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Projects / Programmes source: ARRS

Raising entire males or immunocastration? Research of measures for boar taint reduction and emerging problems of product quality

Research activity

Code Science Field Subfield
4.02.03  Biotechnical sciences  Animal production  Ethology and technology in stock-breeding 

Code Science Field
B400  Biomedical sciences  Zootechny, animal husbandry, breeding 

Code Science Field
4.02  Agricultural and Veterinary Sciences  Animal and Dairy science 
Keywords
boar taint; skatole, androstenone; meat quality; nutrition; tannins; immunocastration; pigs
Evaluation (rules)
source: COBISS
Researchers (22)
no. Code Name and surname Research area Role Period No. of publications
1.  08320  PhD Gorazd Avguštin  Animal production  Researcher  2013 - 2016  351 
2.  33232  PhD Nina Batorek Lukač  Animal production  Researcher  2013 - 2016  202 
3.  25025  MSc Maksimiljan Brus  Animal production  Researcher  2015 - 2016  289 
4.  11233  PhD Marjeta Čandek Potokar  Animal production  Principal Researcher  2013 - 2016  739 
5.  11765  PhD Lijana Fanedl  Animal production  Researcher  2013 - 2016  98 
6.  09149  PhD Gregor Fazarinc  Veterinarian medicine  Researcher  2013 - 2016  196 
7.  18888  PhD Andrej Kirbiš  Veterinarian medicine  Researcher  2013 - 2016  210 
8.  23485  PhD Valentina Kubale Dvojmoč  Veterinarian medicine  Researcher  2013 - 2016  234 
9.  15194  PhD Alenka Levart  Animal production  Researcher  2013 - 2016  309 
10.  25795  PhD Klemen Lisjak  Plant production  Researcher  2013 - 2016  287 
11.  27890  PhD Maja Prevolnik Povše  Animal production  Researcher  2013 - 2016  228 
12.  20082  PhD Vida Rezar  Animal production  Researcher  2014 - 2016  297 
13.  00886  PhD Janez Salobir  Animal production  Researcher  2013 - 2016  625 
14.  29460  PhD Janko Skok  Animal production  Technician  2013 - 2016  103 
15.  19104  PhD Blaž Stres  Animal production  Researcher  2013 - 2015  348 
16.  08596  MSc Blaž Šegula  Animal production  Researcher  2013 - 2016  221 
17.  01364  PhD Dejan Škorjanc  Biotechnical sciences  Researcher  2013 - 2016  421 
18.  27589  PhD Martin Škrlep  Animal production  Researcher  2013 - 2016  315 
19.  31919  PhD Urška Tomažin  Animal production  Technician  2015 - 2016  113 
20.  21399  PhD Andreja Vanzo  Plant production  Researcher  2013 - 2016  228 
21.  14548  PhD Špela Velikonja Bolta  Chemistry  Researcher  2014 - 2016  420 
22.  27546  PhD Marjeta Žemva  Animal production  Researcher  2013 - 2015  81 
Organisations (4)
no. Code Research organisation City Registration number No. of publications
1.  0401  Agricultural institute of Slovenia  Ljubljana  5055431  19,887 
2.  0406  University of Ljubljana, Veterinary Faculty  Ljubljana  1627139  9,712 
3.  0481  University of Ljubljana, Biotechnical Faculty  Ljubljana  1626914  64,118 
4.  0482  University of Maribor, Faculty of Agriculture and Life Sciences  Hoče  5089638004  10,144 
Abstract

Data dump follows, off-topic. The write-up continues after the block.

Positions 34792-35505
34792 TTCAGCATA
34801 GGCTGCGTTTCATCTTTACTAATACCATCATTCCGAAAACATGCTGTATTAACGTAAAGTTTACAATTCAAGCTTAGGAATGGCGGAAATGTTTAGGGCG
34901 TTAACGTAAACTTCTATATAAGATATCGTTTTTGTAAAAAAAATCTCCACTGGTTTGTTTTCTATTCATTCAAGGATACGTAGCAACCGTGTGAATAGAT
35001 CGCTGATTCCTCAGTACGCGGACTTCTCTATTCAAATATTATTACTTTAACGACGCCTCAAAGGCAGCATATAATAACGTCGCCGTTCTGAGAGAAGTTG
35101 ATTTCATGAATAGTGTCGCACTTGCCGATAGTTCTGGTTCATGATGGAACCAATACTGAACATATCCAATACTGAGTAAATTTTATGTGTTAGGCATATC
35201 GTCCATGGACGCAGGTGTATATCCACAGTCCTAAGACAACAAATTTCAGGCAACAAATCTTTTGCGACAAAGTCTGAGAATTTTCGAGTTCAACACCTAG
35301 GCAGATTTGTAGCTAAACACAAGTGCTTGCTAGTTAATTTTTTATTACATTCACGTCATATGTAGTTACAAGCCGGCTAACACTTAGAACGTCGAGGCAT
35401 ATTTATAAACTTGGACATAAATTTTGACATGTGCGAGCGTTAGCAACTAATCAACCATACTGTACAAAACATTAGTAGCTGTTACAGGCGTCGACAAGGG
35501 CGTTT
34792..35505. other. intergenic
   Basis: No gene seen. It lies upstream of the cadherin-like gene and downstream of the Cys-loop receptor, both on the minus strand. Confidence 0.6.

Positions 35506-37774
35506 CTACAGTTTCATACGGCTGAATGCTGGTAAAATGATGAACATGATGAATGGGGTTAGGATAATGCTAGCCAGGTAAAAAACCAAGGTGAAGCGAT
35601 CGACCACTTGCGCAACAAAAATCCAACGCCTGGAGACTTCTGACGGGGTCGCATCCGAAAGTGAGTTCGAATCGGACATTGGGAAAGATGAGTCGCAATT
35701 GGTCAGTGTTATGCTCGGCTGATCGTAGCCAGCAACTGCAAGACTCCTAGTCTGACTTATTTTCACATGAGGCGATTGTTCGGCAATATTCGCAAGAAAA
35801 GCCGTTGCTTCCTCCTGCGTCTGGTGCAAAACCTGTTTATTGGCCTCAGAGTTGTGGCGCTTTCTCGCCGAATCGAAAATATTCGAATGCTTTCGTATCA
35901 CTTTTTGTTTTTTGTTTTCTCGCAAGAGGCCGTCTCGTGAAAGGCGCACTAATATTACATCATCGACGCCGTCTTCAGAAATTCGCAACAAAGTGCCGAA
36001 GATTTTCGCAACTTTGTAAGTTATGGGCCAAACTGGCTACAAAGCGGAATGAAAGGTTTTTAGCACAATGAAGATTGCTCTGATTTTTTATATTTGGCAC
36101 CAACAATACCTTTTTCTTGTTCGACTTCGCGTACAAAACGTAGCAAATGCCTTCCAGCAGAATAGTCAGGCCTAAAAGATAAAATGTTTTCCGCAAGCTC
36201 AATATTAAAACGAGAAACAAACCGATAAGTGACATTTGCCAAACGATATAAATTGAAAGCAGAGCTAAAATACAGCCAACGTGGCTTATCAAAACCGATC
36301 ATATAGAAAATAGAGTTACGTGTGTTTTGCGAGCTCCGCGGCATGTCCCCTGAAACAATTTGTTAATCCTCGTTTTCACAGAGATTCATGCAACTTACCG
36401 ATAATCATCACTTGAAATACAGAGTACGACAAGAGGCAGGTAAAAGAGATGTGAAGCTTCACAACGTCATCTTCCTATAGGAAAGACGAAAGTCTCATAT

Surgical castration of piglets is a routine practice in pig production used as a preventive measure to avoid boar taint, un unpleasant smell which develops with puberty in uncastrated male pigs. This practice is presently being questioned in the EU and there is a strong initiative to end it until 2018. The initiative is presently voluntary, however EC strongly supports the actions which have been taken by the stakeholders (see EC decison OJ EU 2011/C 243/06 on key research necessities). However, before a decision related to ending of this practice is put into force, a lot of potential problems need to be addressed in view of the adaptation of pig sector. This project is designed to answer some issues of scientific and practical relevance related to two most viable alternatives, the raising of entire males (boars) and immunocastration. Measures to reduce the prevalence of boar taint (the causative compounds are androstenone and skatole which accumulate in the fat tissue of uncastrated male pigs) concern genetic factors and herd management (nutrition, hygiene and health status). The level of androstenone depends on sexual maturity (genotype), its reduction by means of genomic selection seems feasible, but it is a long-term challenge. Moreover the majority of pig production in Slovenia is based on imported genetic lines making the issue less urgent for national research. Therefore the project will study possibility for boar taint reduction by means of nutrition. In particular, studying the potential influence of the diet supplemented with tannins. Tannins are susceptible to affect skatole metabolism due to their effect on protein utilization and interaction with gut microbiota. It is therefore reasonable to expect that skatole metabolism could be affected by tannins, which we plan to investigate in the proposed project. Due to the lack of the literature data on that matter, this study provides scientific originality but has also relevance for economy (namely one of the main producers of tannin reach wood extracts Tanin, Sevnica is located in Slovenia). Another objective of the proposed project relates to the nutrition of immunocastrates, the other viable alternative to surgical castration. Immunocastrates are a new 'type' of animals and there are a lot of unanswered questions related to the feeding strategies in order to preserve their boar-like potential for growth and body composition after the immunocastration becomes effective. In the present study we plan to study the consequences of restricting energy level (10 and 15% energy reduction) of their diet. If raising boars is to become a predominant practice in pig meat production, the problems of meat quality could emerge (not only related to boar taint) due to lower water holding capacity and tenderness of such meat. This is another hypothesis which we plan to address in the project by studying the aetiology of the phenomenon at structural and proteomic level. Moreover both alternatives, raising entire and castrated males will also be evaluated for dry-cured ham ‘kraški pršut’ processing (in relation to salt intake and product quality), another approach interesting not only scientificaly, but also economically due to the importance of this product at a national level.